Is it pie in the sky or something much more substantial? Some scientists, academics and entrepreneurs are convinced that to meet the world's energy needs and roll back the ravages of global warming, we need only look up.
"A river of energy flows above us," said Cristina Archer, assistant professor of energy, meteorology and environmental science in the Department of Geological and Environmental Sciences at California State University, Chico.
"People talk about oil lakes under the ground, but we have the same [energy resource] in the sky. There's a lot of wind energy up there. It's astonishing. And it's free. It makes sense to tap into that free source."
Archer, also a consulting assistant professor in the department of civil and environmental engineering at Stanford University, is regarded as an authority on high-altitude wind power, or HAWP.
In 2007, working with Ken Caldeira, senior scientist in the department of global ecology at Stanford's Carnegie Institution for Science, she began a six-month research project, crunching through 28 years of global data to determine wind characteristics up to about 7.5 miles.
Her findings, published in the journal Energies earlier this year, revealed immense reserves of sustainable energy at different altitudes and at different times of the year, all around the world.
"The total wind energy in the jet streams is roughly 100 times the global energy demand," Archer wrote. "Because of their abundance, strength and relative persistency, jet stream winds are of particular interest in wind power development."
Archer estimates energy demand at between 2 trillion and 2.5 trillion watts. About 6 miles up, jet stream winds, even though they don't blow hard all the time even at that height, could generate around 200 trillion watts.
Caldeira also focuses on these "large amounts of renewable power available in highly concentrated form," something he describes as a far more abundant energy resource than even the most efficient terrestrial wind or solar sites.
Grabbing the energy
Terrestrial sites can be reached by pickup trucks, and their cables can snake over the ground relatively easily. It's a point Caldeira turns to his advantage: He says power is already transmitted horizontally over hundreds of miles, so, while it might sound like science fiction to some, 6 miles vertically is "relatively nearby."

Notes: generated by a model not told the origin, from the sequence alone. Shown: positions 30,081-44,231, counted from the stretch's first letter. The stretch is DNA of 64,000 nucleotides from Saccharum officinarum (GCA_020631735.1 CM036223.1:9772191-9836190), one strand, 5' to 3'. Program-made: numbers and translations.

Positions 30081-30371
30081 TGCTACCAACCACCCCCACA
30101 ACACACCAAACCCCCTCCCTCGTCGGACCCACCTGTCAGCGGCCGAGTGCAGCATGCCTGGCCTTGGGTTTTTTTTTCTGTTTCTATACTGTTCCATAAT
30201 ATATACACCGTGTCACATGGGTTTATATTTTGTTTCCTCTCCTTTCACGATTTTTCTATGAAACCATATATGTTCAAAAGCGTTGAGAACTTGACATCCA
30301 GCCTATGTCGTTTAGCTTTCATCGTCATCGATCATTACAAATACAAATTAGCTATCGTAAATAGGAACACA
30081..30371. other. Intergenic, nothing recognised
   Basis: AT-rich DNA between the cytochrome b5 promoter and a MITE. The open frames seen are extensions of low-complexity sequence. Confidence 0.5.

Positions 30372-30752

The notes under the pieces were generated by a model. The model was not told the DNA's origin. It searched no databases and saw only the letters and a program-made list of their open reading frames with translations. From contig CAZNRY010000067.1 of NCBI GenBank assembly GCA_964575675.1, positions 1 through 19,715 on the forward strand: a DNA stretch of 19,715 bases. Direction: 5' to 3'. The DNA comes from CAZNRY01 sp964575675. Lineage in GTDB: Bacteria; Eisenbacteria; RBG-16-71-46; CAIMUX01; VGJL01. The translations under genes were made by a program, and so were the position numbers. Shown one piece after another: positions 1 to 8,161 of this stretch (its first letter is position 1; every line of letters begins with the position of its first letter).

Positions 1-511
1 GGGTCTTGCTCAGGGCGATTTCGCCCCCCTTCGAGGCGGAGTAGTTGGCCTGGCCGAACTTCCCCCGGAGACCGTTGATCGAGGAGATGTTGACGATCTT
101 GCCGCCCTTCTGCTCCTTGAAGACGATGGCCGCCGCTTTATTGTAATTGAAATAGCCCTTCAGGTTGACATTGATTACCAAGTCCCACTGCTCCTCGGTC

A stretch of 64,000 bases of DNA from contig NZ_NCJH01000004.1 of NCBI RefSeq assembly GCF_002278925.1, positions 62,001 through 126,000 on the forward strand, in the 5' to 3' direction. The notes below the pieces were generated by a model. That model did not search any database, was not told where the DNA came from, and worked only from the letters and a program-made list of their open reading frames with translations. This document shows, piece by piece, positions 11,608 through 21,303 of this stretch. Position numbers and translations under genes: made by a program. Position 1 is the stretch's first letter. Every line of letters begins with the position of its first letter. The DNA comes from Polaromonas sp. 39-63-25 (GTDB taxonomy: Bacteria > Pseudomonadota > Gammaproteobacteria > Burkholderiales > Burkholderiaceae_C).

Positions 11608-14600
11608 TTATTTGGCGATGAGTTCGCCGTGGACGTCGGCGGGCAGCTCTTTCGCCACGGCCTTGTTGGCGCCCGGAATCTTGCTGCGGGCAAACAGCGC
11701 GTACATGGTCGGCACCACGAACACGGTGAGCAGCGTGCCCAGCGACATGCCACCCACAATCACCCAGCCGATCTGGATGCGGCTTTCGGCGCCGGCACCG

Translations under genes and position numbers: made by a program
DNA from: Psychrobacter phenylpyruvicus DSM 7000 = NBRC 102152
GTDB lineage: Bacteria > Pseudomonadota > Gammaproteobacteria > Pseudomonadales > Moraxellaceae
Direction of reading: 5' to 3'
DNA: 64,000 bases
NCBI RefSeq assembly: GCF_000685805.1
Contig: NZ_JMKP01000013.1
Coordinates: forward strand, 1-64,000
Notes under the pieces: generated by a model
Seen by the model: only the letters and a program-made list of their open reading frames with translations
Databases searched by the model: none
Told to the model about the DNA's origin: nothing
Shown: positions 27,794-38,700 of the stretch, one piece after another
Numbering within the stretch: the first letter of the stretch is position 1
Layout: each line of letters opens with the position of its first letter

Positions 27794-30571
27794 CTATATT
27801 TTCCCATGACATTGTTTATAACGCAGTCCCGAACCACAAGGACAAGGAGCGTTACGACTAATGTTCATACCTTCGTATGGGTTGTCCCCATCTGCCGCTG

The challenge then is to suck that energy out of the air and bring it down to earth. Now several entrepreneurs and start-up companies are competing to fill that space ... almost literally.
Magenn Power, originally located in Ottawa before moving to airport facilities at Moffett Field, a former Navy blimp yard in the Bay Area, is staking its claim to airspace at around 1,000 feet.
Magenn has developed the blimp-like Magenn Air Rotor System, a revolving cylinder with three blades spinning in the wind like a paddle steamer wheel turning in water.
On-board generators send electricity down the tether to a transformer and into the grid. Or, says company founder Fred Ferguson, the power could directly supply farms, Third World villages or small island communities — anywhere that is dependent on expensive and polluting diesel generators.
Because devices like the MARS do not fly vertically above their mooring but have a bowed tether like a kite string, at 1,000 feet, this machine would probably need a tether around 2,000 feet long.
"That's not a show stopper," says Ferguson, who points to radar-carrying, helium-filled inflatables used by the military and drug enforcement agencies and tethered up to 15,000 feet using 25,000-foot cables.
Various kite-based businesses are eyeing similar altitudes. Some, flying single kites or connected groups, harness the power generated as they zigzag around the sky; others, like Makani Power, fly a rigid-winged device carrying its own turbines.
Operating in commercial air space is an issue for all HAWP companies but especially Sky WindPower — which plans to tap the wind's potential at up to 27,000 feet, or 5 miles high.
Getting it off the ground